Assessing your macronutrient intake and addressing imbalances between your protein, fat, and carbohydrate intake is important to nudge your metabolism into a more fat-burning state while also helping you to avoid feelings of deprivation. And it all starts with numbers.

The Numbers Game

As I mentioned above, macros are often counted in percentages of total intake or in grams. For example, someone might be following a 40 percent carbohydrate, 30 percent protein, 30 percent fat diet. Or, they may be approaching it from a gram count, for example, following a diet that aims to include 200 grams of carbohydrate, 150 grams of protein, and 67 grams of fat per day.

For those of us who don’t use the metric system on a daily basis, we might be used to ounces and pounds as units of measure, and using gram measurements may not be intuitive. If that’s you, reading food labels and leveraging online diet calculators can provide insight to the number of grams of each macronutrient you are consuming in a given meal or over the course of your day.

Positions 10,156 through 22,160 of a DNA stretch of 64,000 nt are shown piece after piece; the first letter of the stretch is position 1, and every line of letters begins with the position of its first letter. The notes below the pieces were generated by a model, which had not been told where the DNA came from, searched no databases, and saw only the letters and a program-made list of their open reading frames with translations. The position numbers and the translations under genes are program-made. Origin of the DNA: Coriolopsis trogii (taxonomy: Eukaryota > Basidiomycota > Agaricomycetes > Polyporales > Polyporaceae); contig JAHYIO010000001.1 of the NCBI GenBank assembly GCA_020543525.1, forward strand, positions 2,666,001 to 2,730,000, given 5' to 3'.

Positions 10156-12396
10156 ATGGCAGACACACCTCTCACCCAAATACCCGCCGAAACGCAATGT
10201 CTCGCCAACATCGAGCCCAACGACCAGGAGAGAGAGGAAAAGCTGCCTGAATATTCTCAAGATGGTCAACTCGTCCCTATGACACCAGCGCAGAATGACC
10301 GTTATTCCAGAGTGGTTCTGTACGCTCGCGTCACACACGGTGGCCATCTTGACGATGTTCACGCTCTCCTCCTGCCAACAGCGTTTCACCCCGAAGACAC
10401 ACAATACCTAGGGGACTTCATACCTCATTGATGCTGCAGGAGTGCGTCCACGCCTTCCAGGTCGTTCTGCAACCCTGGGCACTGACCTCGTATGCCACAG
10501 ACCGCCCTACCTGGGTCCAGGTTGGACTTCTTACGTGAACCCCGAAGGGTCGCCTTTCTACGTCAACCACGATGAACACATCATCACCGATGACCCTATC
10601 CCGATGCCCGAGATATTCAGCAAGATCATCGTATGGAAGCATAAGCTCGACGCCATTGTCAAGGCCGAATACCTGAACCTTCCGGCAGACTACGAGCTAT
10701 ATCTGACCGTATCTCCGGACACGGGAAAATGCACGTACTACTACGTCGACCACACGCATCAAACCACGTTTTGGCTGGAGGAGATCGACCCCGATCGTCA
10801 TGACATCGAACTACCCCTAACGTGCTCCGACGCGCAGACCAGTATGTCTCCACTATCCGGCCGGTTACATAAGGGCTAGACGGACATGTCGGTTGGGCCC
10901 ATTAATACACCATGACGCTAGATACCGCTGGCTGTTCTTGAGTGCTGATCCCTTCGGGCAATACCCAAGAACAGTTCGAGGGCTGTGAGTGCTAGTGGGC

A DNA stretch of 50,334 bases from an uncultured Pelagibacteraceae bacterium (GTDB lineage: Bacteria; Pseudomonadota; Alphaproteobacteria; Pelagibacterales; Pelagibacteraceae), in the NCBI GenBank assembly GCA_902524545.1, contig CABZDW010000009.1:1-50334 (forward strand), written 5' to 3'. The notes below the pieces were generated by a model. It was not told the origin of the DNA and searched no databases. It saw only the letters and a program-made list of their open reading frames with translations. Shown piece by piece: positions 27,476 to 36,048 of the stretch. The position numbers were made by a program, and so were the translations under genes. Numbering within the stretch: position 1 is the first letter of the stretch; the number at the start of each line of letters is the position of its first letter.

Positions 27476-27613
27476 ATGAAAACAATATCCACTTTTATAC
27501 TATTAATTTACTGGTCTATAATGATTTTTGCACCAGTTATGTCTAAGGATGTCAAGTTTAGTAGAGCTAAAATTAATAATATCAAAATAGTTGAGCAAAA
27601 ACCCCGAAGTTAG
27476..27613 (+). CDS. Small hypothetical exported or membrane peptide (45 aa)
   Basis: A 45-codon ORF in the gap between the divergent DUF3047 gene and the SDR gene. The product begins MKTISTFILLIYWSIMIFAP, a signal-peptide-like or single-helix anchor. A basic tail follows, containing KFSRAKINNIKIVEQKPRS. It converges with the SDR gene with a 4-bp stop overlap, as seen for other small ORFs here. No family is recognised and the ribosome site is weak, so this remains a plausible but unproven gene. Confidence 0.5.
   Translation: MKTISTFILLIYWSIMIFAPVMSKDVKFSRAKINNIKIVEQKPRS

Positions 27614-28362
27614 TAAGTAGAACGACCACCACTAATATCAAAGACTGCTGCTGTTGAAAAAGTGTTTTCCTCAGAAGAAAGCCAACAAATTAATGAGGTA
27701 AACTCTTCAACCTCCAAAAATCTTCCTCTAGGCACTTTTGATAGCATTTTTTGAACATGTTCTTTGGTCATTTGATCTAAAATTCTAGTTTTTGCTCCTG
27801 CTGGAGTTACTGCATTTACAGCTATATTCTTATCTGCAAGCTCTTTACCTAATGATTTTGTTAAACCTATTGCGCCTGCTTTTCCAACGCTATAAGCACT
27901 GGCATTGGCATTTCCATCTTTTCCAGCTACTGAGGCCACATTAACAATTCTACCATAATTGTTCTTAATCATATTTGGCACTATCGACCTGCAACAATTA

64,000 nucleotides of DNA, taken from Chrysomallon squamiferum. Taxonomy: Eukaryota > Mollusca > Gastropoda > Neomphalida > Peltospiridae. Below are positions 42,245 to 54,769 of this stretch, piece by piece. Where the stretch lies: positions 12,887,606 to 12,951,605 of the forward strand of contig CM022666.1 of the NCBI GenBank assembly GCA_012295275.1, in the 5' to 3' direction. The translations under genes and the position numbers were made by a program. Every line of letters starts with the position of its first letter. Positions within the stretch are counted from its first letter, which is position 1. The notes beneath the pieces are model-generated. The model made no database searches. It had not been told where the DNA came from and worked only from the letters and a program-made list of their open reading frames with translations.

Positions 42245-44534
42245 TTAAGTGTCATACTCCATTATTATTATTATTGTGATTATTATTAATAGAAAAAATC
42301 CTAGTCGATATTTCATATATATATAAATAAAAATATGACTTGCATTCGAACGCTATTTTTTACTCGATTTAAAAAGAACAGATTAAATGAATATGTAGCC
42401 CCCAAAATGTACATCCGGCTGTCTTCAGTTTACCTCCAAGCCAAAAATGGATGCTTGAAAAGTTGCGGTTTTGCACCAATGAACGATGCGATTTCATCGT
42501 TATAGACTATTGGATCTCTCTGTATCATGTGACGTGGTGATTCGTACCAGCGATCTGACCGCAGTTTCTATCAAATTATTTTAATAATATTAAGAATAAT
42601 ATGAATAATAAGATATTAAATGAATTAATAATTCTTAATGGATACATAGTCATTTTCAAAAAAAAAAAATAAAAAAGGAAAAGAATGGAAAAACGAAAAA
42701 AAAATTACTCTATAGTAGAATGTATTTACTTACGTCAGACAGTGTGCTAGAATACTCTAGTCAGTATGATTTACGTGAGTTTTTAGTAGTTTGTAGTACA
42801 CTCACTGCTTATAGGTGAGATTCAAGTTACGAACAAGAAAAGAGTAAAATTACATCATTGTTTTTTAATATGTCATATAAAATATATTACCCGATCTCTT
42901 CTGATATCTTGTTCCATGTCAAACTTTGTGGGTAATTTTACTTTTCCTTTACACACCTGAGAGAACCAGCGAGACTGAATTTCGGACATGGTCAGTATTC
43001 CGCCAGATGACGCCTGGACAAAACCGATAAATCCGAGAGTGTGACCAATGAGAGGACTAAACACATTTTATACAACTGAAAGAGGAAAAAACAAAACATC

If you’re new to this, it may seem like a complicated foreign language. However, I promise it’s doable and can change your outlook on food.

How to Start

First, begin by using measuring cups and a food scale for a week or so to gain objective insight into how much of food groups you are currently eating. Is the chicken breast on your lunch salad 3 ounces? Five? Six? Use a food scale in the short term to learn to better eyeball it in the long term.

To be clear: The goal from a general fat loss and wellness perspective is not to get fanatical in weighing and measuring every bit of food for life (please don’t). It’s to establish your baseline.